On your weekly claim for benefits for the week you turned down the offer, you would answer "yes" to the question "During the week, did you refuse any work that was offered to you?"

Typically, private schools are subject to UI coverage requirements to the same extent as public schools. If the private school is connected to a church, the work may be excluded. An individual who works in both covered and excluded employment should file a UI claim first as their eligibility for state UI must be evaluated before they may apply for PUA. An individual who works in only excluded employment should file a PUA claim.

For more information regarding employment excluded by statute, please see Section B in Handbook for Employers, Section 2 - Tax, Part 2 on DWD’s website.

Small Business Grants

The PPP pay is considered wages and must be reported on your claim. The wages may reduce benefits payable (based on partial wage formula).

Yes, you may still claim, but are required to report the gross amount of each payment received. You will report it as "other type of pay". You will choose "gift" and report the amount and the name of the employer.

Yes, you may still claim but will need to report on your weekly claim:

  • the gross wages earned and total hours and minutes worked AND
  • the gross amount of the PPP. You will report it as "other type of pay." You will choose "gift" and report the amount and the name of the employer.

Yes, you will need call in to our help center report the gross amount of the back pay and the weeks for which you are being paid.

Yes, you will need call in to our help center to report the gross amount of the back pay and the weeks for which you are being paid. The claims specialist will add your information and if no payment was due you will receive notification of an overpayment by mail.

Reduced Hours and Shutdowns

Yes, with some caveats. You may be eligible for a partial benefit if you are working less than 32 hours or earned $500 or less in gross wages in a week. Refer to the Handbook for Claimants section about computing partial UI benefits.

Wisconsin unemployment benefits are available to individuals partially unemployed due to working reduced hours. Individuals may be eligible for unemployment benefits if they meet the monetary criteria and the weekly eligibility criteria. Refer to the Handbook for Claimants section about computing partial UI benefits.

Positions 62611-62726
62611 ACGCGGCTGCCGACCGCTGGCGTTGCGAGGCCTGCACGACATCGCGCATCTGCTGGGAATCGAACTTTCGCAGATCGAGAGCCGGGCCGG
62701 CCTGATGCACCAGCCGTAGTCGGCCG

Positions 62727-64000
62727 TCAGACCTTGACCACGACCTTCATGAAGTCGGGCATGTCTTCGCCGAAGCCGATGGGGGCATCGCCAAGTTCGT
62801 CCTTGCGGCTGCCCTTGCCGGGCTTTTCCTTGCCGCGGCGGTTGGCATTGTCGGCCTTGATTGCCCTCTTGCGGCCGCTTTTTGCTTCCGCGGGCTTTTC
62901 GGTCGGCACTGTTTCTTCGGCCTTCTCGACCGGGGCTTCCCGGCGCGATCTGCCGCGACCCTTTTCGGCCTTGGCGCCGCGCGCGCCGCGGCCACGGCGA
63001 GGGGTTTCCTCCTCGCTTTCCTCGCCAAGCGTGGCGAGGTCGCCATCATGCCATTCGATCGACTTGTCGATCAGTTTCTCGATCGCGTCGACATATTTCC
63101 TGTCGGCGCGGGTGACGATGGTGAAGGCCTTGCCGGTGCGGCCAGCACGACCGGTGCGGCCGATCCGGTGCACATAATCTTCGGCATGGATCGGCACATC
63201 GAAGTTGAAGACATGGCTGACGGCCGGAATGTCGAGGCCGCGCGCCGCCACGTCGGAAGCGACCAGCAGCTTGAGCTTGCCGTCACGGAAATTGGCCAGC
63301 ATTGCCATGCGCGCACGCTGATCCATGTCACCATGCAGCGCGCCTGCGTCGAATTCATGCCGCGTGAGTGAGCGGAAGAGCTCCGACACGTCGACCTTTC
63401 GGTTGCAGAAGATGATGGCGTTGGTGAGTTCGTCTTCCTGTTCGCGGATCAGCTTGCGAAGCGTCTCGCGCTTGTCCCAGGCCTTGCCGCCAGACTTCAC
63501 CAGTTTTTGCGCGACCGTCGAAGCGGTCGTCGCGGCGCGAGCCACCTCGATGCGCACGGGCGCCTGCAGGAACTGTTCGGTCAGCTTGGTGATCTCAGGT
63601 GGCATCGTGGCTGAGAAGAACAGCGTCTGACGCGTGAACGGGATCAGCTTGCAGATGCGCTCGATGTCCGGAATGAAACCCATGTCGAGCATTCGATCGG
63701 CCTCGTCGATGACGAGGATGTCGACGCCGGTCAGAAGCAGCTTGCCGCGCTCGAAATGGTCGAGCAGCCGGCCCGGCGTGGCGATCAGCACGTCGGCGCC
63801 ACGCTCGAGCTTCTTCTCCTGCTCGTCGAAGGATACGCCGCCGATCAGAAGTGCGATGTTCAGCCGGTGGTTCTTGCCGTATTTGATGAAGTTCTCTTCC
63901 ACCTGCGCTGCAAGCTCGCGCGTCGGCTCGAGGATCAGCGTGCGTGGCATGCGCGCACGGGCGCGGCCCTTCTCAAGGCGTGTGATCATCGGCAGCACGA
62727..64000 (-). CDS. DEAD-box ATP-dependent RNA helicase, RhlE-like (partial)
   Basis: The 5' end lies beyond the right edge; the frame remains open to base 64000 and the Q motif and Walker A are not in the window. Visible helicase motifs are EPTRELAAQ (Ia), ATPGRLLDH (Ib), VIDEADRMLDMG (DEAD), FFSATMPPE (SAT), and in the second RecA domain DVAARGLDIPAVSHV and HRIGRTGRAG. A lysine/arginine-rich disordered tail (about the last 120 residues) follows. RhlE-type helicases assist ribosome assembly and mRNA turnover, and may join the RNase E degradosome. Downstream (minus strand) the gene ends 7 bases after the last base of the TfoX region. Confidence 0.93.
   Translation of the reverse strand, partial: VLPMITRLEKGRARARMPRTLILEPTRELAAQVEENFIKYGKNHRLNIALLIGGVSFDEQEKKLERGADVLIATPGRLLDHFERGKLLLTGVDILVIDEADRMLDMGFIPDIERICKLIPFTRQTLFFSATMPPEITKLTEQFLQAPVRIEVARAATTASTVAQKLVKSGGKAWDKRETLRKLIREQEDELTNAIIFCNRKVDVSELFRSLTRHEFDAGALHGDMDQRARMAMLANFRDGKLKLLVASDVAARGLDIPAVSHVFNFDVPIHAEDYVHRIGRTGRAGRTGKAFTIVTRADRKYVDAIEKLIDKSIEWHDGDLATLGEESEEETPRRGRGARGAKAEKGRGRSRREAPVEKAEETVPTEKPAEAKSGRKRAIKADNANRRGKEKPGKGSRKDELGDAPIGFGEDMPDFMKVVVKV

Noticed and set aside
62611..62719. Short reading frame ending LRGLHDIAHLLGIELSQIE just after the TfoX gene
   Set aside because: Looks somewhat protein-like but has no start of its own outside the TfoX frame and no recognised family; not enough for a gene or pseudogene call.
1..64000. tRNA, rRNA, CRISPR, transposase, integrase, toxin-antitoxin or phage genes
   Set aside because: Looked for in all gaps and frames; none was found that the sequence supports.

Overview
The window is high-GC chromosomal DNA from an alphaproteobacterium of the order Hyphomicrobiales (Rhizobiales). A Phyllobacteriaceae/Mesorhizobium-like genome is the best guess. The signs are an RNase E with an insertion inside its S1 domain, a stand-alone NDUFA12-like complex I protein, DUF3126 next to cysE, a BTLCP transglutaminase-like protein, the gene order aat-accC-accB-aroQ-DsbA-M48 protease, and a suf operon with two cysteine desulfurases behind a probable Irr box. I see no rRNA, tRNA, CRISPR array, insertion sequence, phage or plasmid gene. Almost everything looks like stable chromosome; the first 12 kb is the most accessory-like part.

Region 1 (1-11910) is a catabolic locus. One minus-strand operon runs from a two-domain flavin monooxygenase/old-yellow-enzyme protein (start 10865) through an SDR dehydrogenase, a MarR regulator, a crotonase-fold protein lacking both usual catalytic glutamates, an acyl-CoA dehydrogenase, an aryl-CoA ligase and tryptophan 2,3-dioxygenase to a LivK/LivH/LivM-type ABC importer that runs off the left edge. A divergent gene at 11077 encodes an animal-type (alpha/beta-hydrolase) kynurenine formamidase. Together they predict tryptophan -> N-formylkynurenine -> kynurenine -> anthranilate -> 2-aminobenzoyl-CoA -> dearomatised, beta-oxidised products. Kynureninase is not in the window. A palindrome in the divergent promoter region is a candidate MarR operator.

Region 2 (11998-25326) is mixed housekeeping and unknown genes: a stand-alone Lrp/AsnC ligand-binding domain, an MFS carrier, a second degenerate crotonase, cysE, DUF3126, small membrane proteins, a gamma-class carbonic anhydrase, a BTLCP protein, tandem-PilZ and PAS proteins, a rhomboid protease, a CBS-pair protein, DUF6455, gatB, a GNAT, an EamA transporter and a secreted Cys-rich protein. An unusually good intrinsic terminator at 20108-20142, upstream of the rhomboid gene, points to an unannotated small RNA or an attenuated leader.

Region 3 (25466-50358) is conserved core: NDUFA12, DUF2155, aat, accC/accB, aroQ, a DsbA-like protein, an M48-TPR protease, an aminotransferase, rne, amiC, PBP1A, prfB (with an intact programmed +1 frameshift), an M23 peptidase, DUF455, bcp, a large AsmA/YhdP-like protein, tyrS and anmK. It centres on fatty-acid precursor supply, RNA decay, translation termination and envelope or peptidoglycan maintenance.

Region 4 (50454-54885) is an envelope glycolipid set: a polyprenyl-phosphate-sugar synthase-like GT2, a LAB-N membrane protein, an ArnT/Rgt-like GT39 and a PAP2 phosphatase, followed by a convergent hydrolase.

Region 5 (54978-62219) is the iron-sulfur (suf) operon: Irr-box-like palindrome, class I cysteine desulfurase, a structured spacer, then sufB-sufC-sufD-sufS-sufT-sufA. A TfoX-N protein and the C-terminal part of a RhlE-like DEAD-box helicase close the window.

If this closure is not during a customary break period, or extends longer than the customary break period, individuals may be eligible for unemployment benefits if they meet the monetary and weekly eligibility criteria.

Wisconsin unemployment benefits are available to individuals who are unemployed through no fault of their own. If an employer must shut down operations and no work is available, individuals may be eligible for unemployment benefits if they meet the monetary criteria and the weekly eligibility criteria.

Quarantined or Sick

In most cases, no. Unemployment benefits are available to individuals who are totally or partially unemployed due to no fault of their own. In this example, the individual—not the employer—is choosing not to work and, therefore, would be ineligible. However, the facts of each circumstance are important. If the employer allowed this individual to telework, they would not qualify for benefits because they would not be unemployed. If the employer required the individual to stay home but did not offer telework, the individual might be eligible for benefits if they met the monetary and weekly eligibility criteria.

If an employee meets the initial eligibility criteria, are able to work although displaying symptoms like a cough/cold or due to exposure and willing to work, but are quarantined by local, state or federal direction or guidance, and intend to return work upon recovery or would be available for work with another employer but for the perceived COVID-19 symptoms, the employee may meet the able and available requirement.

No. The federal requirements mandate that claimants be able to work, available for work, and actively seeking suitable work. If someone is so ill that they are unable to work, they would not meet these criteria.

Updates to Work Status